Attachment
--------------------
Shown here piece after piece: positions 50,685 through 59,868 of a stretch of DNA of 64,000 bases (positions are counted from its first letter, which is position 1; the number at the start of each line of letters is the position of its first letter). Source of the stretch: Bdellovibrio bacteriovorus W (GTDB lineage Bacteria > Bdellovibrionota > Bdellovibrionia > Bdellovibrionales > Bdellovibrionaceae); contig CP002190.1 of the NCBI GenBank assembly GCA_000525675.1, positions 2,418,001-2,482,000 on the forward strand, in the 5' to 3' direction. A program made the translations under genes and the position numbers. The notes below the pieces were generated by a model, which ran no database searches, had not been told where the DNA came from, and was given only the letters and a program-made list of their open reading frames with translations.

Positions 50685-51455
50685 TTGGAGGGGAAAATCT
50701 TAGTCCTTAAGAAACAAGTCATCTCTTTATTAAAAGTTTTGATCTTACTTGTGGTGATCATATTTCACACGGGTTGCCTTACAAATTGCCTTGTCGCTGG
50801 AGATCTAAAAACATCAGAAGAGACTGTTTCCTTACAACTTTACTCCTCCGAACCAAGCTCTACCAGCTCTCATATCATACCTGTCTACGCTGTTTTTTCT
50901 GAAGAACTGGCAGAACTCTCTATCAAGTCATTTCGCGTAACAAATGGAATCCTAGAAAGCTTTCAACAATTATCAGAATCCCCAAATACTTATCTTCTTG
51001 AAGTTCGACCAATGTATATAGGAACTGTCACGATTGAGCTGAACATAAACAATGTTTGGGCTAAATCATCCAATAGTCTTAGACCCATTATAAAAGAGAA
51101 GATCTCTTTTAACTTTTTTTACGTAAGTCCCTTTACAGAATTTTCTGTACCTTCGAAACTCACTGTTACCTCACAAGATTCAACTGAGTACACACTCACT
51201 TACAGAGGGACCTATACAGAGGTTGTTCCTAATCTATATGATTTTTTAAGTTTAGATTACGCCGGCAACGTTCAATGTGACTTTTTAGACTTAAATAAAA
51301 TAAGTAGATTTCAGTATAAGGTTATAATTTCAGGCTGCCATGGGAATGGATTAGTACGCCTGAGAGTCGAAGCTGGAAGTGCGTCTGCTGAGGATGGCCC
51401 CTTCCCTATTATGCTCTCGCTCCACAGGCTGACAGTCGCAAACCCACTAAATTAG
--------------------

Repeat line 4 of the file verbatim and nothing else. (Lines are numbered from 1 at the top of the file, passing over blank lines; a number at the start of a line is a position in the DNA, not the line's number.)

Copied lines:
50701 TAGTCCTTAAGAAACAAGTCATCTCTTTATTAAAAGTTTTGATCTTACTTGTGGTGATCATATTTCACACGGGTTGCCTTACAAATTGCCTTGTCGCTGG